The law grants full military exemptions in some cases including being unfit to perform military service, beyond the age of 30, having dual nationality or being an only son or the only male in a home. There are also temporary exemptions for students until the age of 28.

The National Service

The website of the army's National Service Projects Organisation says it was set up with the aim of making the army self-sufficient as far as possible, to lighten the load on the shoulders of the state, create a surplus in local markets and help small shops and supermarkets, as well as train young people in many fields of employment.

The organisation sometimes puts up job advertisements in newspapers and online for specialist positions for graduates with agriculture, veterinary medicine and industry degrees.

Stages of conscription

Conscript HD said around two months before his conscription began he handed in his official documents with his fingerprints and a photograph so his criminal record could be checked, then had a medical exam. After the army accepted him he was given a date to choose his weapon, the location of his unit and his training centre.

Bribes would sometimes go to waste when doctors mixed up who they are meant to unfairly exempt.

The Ministry of Defence's website says the period of conscription is essentially three years but this can be reduced depending on academic qualifications. A conscript with a university degree serves a year or three years if he is chosen as a reserve officer. Salaries vary, reaching 5,000 pounds ($800) after around a year and half, according to AE, a former reserve officer. A conscripted officer can keep on working in the army if he is asked to do so. Conscripts with high school diplomas serve a year and half and conscripts with middle school or lower degrees serve three years as soldiers, usually in the Central Security Forces run by the police.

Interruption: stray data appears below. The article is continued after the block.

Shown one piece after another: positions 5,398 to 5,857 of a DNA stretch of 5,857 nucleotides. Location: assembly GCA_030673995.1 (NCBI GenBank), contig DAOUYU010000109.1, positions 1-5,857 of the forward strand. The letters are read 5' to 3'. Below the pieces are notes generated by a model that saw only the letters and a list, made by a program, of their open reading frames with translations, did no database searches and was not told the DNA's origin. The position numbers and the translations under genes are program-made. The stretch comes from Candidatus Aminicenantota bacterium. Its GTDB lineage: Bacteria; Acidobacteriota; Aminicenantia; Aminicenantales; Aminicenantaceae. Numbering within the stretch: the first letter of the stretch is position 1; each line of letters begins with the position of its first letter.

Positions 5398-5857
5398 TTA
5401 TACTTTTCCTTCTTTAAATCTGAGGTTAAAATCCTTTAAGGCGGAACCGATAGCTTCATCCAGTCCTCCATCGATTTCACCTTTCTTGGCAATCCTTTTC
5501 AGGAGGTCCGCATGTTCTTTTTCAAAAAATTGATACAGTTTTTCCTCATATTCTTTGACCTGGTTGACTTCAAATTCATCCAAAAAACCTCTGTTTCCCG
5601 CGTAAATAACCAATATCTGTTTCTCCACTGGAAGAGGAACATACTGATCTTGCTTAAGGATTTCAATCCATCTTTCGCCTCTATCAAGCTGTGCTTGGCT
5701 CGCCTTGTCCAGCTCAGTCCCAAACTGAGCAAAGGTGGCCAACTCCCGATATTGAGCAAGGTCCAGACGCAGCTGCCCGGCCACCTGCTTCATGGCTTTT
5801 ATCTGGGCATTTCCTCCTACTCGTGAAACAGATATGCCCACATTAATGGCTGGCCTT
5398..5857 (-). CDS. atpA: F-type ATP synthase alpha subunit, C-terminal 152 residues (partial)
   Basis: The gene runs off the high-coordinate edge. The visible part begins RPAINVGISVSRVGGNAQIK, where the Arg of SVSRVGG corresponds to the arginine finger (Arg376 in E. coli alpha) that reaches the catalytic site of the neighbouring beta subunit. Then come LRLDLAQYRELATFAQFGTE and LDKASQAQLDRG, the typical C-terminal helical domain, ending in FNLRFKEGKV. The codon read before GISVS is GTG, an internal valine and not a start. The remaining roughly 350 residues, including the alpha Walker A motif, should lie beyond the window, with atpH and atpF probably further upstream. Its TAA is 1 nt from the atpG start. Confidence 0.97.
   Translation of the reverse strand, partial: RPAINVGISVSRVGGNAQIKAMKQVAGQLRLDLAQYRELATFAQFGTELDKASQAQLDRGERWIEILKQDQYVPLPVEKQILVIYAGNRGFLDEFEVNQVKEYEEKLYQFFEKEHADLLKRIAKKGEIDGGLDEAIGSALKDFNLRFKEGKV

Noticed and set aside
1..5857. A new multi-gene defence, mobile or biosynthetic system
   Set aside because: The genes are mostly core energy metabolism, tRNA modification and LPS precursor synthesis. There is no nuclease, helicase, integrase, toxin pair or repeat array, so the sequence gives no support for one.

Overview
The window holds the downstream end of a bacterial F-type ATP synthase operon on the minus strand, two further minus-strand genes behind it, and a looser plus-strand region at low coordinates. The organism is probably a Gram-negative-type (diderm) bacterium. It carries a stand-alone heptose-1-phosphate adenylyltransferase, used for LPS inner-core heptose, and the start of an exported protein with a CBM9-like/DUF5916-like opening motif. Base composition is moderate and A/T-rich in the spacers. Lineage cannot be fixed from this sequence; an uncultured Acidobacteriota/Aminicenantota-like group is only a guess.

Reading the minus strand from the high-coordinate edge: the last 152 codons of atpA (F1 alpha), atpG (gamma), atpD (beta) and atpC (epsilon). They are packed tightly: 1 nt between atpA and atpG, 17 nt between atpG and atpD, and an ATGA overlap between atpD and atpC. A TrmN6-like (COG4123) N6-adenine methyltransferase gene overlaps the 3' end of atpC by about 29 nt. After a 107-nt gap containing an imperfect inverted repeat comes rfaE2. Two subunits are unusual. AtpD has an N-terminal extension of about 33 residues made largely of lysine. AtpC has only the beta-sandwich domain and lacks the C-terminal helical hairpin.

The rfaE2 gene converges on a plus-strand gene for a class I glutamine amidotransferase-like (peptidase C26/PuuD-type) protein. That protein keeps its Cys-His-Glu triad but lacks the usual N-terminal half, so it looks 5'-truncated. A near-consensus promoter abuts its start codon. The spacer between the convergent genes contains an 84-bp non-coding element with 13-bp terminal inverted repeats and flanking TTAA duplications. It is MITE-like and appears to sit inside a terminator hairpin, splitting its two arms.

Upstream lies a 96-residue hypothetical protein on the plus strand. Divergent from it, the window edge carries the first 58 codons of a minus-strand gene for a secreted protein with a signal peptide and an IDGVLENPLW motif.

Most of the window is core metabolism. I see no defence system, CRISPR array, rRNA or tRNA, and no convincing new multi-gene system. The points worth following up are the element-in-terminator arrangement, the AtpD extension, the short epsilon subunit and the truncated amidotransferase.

HD said the distribution of conscripts in training camps and units was done according to soldiers' backgrounds and fitness, but some conscripts have connections that help them obtain medical exemptions or placement in comfortable jobs, according to how well they know or how closely related they are to their connections. He added that some conscripts sometimes got exemptions by paying bribes to high ranking military officials, which start at 15,000 pounds ($2,000).

He said that sometimes the bribes go to waste when doctors mix up who they are meant to unfairly exempt.

MS explained that those who failed to find strong connections to help with the length of the military service are usually sent to dangerous areas, such as Sinai, or to divisions recruits usually warn against, such as the artillery or the infantry. On the other hand, the best division is the Air Force, where many wish to serve.

This is an edited translation from our Arabic edition.